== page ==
2. increase roughness of the materials (will make variance sampling more effective. you could measure SOP to compute curvature and feed the attribute into roughness parameter to target only the problem areas)
    3. change the geometry so that the corners are less sharp (eg if you're using polybevel, increase the bevelling radius)

 

Marty, I see that your image doesn't have the offending area light highlight that was the problem in the original...but I'm guessing at 1m 40s it's not going to be much of an issue. I re-uploaded the hip file incase things were missing from the first one. I think redshift is worth looking into, even if just getting a single machine license to deal with these individual shots. 

Petri_Dish.7z

Problem_area.jpg

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I'm checking a rendered sequence right now but by setting the material as thin walled it kind of has that particular highlight. The render times are now at ~4min 20sec as the samples are a lot higher. The uber cool thing with Redshift is that you can always add another 1080ti and the render times are essentially halved. Nice to know :)

Edit: added a revised setup with RS lights.

Test_RenderRS_2.hiplc

4min20sec.png

Test_RenderRS_3.hiplc

WithRSLights.png

Edited by marty
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That is good to know. I need to look into Redshift it would seem :/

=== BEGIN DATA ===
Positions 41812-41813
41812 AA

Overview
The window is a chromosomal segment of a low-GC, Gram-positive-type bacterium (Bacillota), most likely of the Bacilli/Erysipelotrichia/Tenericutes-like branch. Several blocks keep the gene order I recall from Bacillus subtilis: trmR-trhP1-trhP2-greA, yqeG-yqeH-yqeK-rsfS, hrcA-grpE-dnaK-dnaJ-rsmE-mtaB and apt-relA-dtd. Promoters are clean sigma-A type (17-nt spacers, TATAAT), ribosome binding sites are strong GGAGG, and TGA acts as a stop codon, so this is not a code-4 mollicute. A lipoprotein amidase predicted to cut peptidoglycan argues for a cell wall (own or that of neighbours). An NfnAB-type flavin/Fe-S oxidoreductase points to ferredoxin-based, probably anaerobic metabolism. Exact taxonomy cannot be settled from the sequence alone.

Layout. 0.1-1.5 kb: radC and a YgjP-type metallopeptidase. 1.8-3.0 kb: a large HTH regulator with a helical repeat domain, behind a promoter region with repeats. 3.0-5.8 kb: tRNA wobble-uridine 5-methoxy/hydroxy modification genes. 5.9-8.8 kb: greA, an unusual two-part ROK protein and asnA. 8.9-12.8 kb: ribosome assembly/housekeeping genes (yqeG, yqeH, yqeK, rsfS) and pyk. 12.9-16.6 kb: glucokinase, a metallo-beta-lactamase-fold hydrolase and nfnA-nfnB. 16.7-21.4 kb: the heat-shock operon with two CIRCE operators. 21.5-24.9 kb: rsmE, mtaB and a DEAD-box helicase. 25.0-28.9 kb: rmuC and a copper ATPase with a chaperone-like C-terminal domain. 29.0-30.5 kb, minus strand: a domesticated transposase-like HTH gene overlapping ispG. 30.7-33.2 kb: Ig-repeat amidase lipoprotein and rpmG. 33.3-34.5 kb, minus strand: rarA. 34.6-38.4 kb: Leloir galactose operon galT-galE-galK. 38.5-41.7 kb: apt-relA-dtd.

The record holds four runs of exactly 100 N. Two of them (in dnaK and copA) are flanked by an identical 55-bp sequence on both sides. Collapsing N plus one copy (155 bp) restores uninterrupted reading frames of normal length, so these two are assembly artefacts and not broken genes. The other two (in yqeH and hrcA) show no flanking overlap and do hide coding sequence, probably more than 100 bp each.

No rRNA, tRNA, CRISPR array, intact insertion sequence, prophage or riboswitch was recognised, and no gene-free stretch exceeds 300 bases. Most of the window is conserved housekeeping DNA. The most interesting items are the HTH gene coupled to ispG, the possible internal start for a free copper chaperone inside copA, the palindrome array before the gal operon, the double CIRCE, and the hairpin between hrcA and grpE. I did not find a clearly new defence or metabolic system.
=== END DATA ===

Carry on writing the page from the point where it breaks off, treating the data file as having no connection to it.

Although I'd still like to optimize the mantra version to see how low I can get the render times. If this kind of thing pops up again I should be somewhat prepared.

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this is my take on Mantra render. try to open attached file and render mantra2 ROP. seems like classic shader does a bit better job with ray sampling (at least in this case) so I used that one instead of principled, with exception of the glass dish which looked considerably better with principled (pretty sure you can achieve equally good look with classic but i was lazy :)).  it should render apparently faster now but still not great, to be honest.

no image is attached as I never finished the frame for time reasons :) I only tested stuff on interesting regions of the image. seems like gpu renderers are truly beginning to take over...

just for overview - at the end I somehow ended up with 6x6 pixel samples as opposed to your 12x12 and 1-24 ray samples as opposed to your 1-40, and turning off sss for liquid as that had minimal visual impact. lights in your scene were seriously oversampled with no gain to image quality. so i set them all back to 1. Also, there was an interpenetration of liquid and glass - some noise/slowness may be caused by that, but that's hard to say as I haven't run too many test renders due to "speed" :) hdr for enviro light is different in my scene as you haven't embedded original one but that shouldn't make any noticeable difference in speed.